Domestic Terrorism

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Domestic terrorism involves violence against the civilian population or infrastructure of a nation—often but not always by citizens of that nation and often with the intent to intimidate, coerce, or influence national policy. RAND addresses national security and critical infrastructure needs through objective research that helps government agencies prevent and mitigate terrorist activities and improves disaster preparedness, response, and recovery.

  • Trump supporters on the lawn of the U.S. Capitol in Washington, DC, January 6, 2021, photo by Lenin Nolly/Sipa USA/Reuters

    Commentary

    Five Reasons to Be Wary of a New Domestic Terrorism Law

    Feb 24, 2021

    Momentum is building in Congress for legislation to deal with domestic terrorism. Here are five purely pragmatic reasons to be wary of addressing domestic terrorism with a new law.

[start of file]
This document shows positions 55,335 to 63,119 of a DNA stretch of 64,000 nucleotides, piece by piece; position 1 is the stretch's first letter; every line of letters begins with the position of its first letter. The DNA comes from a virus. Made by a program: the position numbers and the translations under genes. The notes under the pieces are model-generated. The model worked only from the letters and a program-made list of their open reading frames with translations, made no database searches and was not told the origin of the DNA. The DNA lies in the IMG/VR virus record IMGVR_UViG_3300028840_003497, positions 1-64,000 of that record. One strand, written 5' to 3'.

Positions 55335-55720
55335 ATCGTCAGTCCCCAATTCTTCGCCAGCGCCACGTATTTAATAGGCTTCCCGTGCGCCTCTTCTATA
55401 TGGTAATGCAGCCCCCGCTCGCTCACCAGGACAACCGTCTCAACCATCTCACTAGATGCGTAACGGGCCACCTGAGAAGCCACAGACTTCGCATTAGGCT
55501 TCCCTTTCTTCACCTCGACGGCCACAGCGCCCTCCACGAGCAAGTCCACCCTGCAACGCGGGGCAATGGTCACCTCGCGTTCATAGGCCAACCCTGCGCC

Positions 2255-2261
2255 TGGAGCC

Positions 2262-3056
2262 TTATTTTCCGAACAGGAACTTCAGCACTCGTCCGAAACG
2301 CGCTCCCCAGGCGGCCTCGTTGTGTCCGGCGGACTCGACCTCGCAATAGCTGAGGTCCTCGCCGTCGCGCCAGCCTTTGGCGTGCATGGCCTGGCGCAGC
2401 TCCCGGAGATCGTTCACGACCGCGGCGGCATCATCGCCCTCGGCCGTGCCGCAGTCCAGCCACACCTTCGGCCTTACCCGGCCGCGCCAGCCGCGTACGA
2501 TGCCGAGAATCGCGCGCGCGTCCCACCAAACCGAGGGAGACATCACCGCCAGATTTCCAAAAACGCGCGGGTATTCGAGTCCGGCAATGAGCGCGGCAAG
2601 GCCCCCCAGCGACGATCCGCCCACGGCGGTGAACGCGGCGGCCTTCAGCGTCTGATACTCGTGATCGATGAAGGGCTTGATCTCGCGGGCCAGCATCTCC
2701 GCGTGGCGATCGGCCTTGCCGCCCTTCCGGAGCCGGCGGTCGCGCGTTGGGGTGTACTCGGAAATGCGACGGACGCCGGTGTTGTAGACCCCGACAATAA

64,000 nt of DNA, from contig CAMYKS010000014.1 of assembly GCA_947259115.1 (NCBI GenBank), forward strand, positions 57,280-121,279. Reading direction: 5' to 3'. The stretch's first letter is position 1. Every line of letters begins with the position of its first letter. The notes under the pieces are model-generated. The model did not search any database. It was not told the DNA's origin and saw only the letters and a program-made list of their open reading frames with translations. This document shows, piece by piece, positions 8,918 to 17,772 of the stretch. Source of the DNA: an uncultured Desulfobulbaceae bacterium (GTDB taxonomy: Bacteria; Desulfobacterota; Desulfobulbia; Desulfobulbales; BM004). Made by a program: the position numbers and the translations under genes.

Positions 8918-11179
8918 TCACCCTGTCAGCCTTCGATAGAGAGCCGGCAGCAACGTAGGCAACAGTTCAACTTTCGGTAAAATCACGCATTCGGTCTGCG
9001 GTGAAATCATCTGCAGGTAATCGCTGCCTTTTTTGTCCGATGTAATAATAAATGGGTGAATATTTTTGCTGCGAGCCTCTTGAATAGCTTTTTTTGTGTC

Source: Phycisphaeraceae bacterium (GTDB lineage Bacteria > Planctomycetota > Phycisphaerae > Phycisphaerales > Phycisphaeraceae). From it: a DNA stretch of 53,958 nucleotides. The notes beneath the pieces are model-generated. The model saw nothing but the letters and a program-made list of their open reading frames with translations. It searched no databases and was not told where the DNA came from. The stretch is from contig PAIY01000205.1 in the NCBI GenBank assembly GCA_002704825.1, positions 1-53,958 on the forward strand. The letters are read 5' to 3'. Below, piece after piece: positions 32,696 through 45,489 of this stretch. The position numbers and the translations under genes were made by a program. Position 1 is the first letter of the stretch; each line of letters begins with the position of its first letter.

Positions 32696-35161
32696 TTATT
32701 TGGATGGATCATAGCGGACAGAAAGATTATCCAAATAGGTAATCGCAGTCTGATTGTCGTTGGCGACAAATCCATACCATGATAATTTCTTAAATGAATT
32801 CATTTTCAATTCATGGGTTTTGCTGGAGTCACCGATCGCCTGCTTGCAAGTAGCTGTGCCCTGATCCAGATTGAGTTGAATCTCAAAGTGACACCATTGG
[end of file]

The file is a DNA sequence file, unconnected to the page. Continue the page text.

• Light catches the security fence around the U.S. Capitol, erected in the wake of the January 6th attack but now scheduled to be removed, in Washington, D.C., March 15, 2021, photo by Jonathan Ernst/Reuters

    Report

    Violent Extremism in America: Firsthand Accounts

    Apr 1, 2021

    The January 6 attack at the U.S. Capitol emphasized the need for more research to inform violent extremism prevention and deradicalization strategies. Interviews with former extremists and their family members shed light on what leads people to join—and later leave—extremist groups.

Explore Domestic Terrorism